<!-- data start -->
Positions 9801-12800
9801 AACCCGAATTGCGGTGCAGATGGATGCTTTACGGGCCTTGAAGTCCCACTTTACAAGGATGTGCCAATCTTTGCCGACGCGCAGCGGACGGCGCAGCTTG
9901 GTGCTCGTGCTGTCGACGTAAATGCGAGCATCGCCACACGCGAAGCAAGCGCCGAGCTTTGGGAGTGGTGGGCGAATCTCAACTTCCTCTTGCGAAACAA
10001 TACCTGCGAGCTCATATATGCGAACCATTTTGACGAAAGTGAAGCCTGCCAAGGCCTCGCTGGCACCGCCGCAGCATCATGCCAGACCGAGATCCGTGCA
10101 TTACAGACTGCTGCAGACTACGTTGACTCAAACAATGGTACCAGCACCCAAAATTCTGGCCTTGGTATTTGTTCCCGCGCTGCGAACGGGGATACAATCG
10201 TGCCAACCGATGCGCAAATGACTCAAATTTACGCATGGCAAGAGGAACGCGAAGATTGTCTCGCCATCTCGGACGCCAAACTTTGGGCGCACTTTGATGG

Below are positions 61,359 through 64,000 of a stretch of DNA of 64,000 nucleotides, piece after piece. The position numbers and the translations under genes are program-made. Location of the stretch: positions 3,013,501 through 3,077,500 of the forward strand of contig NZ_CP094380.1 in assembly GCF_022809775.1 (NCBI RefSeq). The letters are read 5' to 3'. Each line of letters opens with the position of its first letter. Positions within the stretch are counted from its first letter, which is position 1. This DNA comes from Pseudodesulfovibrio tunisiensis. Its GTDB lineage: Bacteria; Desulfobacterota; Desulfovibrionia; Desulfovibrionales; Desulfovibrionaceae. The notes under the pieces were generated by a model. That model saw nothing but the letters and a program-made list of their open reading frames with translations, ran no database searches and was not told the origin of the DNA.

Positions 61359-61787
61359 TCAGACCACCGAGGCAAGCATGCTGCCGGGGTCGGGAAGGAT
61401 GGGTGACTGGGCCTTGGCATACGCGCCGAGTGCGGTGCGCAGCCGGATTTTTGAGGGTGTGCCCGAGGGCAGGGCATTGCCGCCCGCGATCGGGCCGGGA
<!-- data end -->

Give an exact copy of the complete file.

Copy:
Positions 9801-12800
9801 AACCCGAATTGCGGTGCAGATGGATGCTTTACGGGCCTTGAAGTCCCACTTTACAAGGATGTGCCAATCTTTGCCGACGCGCAGCGGACGGCGCAGCTTG
9901 GTGCTCGTGCTGTCGACGTAAATGCGAGCATCGCCACACGCGAAGCAAGCGCCGAGCTTTGGGAGTGGTGGGCGAATCTCAACTTCCTCTTGCGAAACAA
10001 TACCTGCGAGCTCATATATGCGAACCATTTTGACGAAAGTGAAGCCTGCCAAGGCCTCGCTGGCACCGCCGCAGCATCATGCCAGACCGAGATCCGTGCA
10101 TTACAGACTGCTGCAGACTACGTTGACTCAAACAATGGTACCAGCACCCAAAATTCTGGCCTTGGTATTTGTTCCCGCGCTGCGAACGGGGATACAATCG
10201 TGCCAACCGATGCGCAAATGACTCAAATTTACGCATGGCAAGAGGAACGCGAAGATTGTCTCGCCATCTCGGACGCCAAACTTTGGGCGCACTTTGATGG

Below are positions 61,359 through 64,000 of a stretch of DNA of 64,000 nucleotides, piece after piece. The position numbers and the translations under genes are program-made. Location of the stretch: positions 3,013,501 through 3,077,500 of the forward strand of contig NZ_CP094380.1 in assembly GCF_022809775.1 (NCBI RefSeq). The letters are read 5' to 3'. Each line of letters opens with the position of its first letter. Positions within the stretch are counted from its first letter, which is position 1. This DNA comes from Pseudodesulfovibrio tunisiensis. Its GTDB lineage: Bacteria; Desulfobacterota; Desulfovibrionia; Desulfovibrionales; Desulfovibrionaceae. The notes under the pieces were generated by a model. That model saw nothing but the letters and a program-made list of their open reading frames with translations, ran no database searches and was not told the origin of the DNA.

Positions 61359-61787
61359 TCAGACCACCGAGGCAAGCATGCTGCCGGGGTCGGGAAGGAT
61401 GGGTGACTGGGCCTTGGCATACGCGCCGAGTGCGGTGCGCAGCCGGATTTTTGAGGGTGTGCCCGAGGGCAGGGCATTGCCGCCCGCGATCGGGCCGGGA